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  1. #1

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    I have a Gibson 335 on order and getting a bit worried as I see many saying it's just too big and not comfortable. I do love the sound, but now I'm wondering

    Does the 339, does it sound much different?

    Is it better to get the smaller bodied one?

    Is it really that uncomfortable?

    Thanks so much!

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  3. #2

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    I was wondering about the comparison of the two too. There is also the ES Les Paul:
    Gibson Memphis ES-Les Paul

  4. #3

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    The 335 has been played by thousands and thousands since the 1950s. Its size and shape are just as copied as a Strat or an LP, the latter not exactly an ergonomic treat. It's only recently that I've seen some people whine about 335s being uncomfortable. At the same time, others attest to how much comfier they are than full-size archtops. I have an EPI take of the 339. While a joy to play sitting and standing, it sounds dry and definitely doesn't have the ring of a DOT. I would assume the same to apply to Gibsons as well.

  5. #4
    It's very much a matter of taste. To my ear, they're as different as any two guitars of the same type. In other words, the variation between a two individual 335's sounds about as much as between a 335 and a 339. I love the size of the 339 myself, it's very much like the smaller Ibanez AM50 Stagemasters from the early 80's which have been my all time favourites.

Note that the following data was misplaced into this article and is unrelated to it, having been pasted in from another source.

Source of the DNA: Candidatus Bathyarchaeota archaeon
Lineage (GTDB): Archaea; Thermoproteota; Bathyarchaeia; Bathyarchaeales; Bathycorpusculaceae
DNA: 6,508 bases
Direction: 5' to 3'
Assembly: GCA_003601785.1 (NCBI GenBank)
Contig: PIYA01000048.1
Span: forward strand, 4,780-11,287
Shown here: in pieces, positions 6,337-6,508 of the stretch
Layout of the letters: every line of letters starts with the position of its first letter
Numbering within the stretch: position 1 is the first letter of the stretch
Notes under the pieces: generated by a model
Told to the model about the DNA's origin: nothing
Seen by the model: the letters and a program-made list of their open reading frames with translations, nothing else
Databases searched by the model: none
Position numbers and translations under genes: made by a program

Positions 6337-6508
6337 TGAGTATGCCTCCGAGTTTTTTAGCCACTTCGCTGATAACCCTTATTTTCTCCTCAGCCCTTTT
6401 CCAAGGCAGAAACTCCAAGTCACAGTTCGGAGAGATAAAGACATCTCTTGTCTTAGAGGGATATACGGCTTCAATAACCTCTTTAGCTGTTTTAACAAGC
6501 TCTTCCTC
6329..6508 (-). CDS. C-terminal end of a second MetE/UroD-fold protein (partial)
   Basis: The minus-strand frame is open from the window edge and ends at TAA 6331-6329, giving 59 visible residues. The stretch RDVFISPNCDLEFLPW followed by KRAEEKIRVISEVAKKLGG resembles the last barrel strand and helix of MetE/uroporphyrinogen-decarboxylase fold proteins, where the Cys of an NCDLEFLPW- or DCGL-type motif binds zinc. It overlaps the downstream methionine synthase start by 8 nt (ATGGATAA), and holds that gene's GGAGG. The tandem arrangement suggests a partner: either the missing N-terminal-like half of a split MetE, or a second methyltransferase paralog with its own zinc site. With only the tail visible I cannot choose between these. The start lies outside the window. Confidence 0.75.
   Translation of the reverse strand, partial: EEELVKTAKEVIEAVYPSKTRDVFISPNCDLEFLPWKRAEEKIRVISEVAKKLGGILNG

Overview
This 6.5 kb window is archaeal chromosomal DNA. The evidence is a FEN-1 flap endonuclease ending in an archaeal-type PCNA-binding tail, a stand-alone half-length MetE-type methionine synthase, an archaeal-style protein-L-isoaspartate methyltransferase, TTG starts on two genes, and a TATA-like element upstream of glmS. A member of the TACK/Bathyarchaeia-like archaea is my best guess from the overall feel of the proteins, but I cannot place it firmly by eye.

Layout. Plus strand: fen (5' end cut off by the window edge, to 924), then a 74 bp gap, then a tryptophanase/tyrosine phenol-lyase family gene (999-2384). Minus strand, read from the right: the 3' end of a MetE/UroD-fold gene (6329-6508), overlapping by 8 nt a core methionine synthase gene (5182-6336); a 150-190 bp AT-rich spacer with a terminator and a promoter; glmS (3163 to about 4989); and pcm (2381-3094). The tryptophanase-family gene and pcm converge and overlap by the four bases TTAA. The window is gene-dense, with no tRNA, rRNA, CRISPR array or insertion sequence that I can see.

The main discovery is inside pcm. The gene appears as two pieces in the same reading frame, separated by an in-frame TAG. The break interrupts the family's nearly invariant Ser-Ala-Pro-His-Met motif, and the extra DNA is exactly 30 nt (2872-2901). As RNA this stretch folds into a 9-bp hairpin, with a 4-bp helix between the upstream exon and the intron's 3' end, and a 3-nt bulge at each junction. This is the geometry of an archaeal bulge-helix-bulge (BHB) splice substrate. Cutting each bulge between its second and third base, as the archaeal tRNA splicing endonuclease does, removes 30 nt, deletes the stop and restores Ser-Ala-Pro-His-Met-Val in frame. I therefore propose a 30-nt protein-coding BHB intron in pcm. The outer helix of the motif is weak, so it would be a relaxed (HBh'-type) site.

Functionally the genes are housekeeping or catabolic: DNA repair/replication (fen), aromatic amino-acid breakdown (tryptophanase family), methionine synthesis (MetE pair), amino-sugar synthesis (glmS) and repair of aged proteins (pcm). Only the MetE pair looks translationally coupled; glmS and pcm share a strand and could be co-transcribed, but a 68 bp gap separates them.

I have compared the Epi version of the 339 with the Gibson and there, there is a difference. The disparity of body materials used and everything put together somehow makes it a different feel and sound. The epis were nice but Gibson examples I've played and worked on felt like good 335's and here's the big thing, they age really well. They play in and they get better with use and they seem to keep getting better over time.
    Sound is not the distinguishing factour between these two guitars IMHO but the feel against the body is everything. The 335 tucks against the body and has a more centralized point of balance, lower in the body. The 339 feels more "invisible" to me, the mass is definitely less and it seems to float less obtrusively. Your body type, the way you hold the guitar, the type of contact you find desirable, what feels stable to you-it's a choice. For that you need to try them and decide that for yourself.

  6. #5

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    Quote Originally Posted by comnexis
    I have a Gibson 335 on order and getting a bit worried as I see many saying it's just too big and not comfortable. I do love the sound, but now I'm wondering

    Does the 339, does it sound much different?

    Is it better to get the smaller bodied one?

    Is it really that uncomfortable?

    Thanks so much!

  7. #6

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    An ES-345TDSVT was my #1 for many years. I found it versatile, comfortable, and stable under my right arm. I played standing and had no difficulties. Now on my 70s, I find the 339 type to be interesting, as I play only seated, and the scaled-down body seems a good idea. I'm sure you'll be happy with a 335, and if not, it should retain a solid resale value. I don't think there is a wrong choice, here. Good luck!

  8. #7

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    To OP,
    (Disclaimer: The below is my personal opinion, generalized. and not a statement of absolute fact.)
    (Age, overall body size and arm lengths can be factors in what is comfortable or not for any given player. For example I am 5'9" with a 32" shelve lenght. No belly gut at 62.)

    -At one time the variety of guitar models and features was fairly stable with common models, solid, semi and hollow bodies.

    -The 16" and 17" archtop was the common bout size.

    -The ES 335 was standard as there was limited demand for a small guitar design. Also this model had a "Thinline" design with a thinner rim depth at +- 2". This design was a depart from a wider rim depth, 2.5" -4" for typical 16"-17" archtop guitars.

    -I bought both a Epi and Gibson ES335s around 2007-2010. I was in heaven.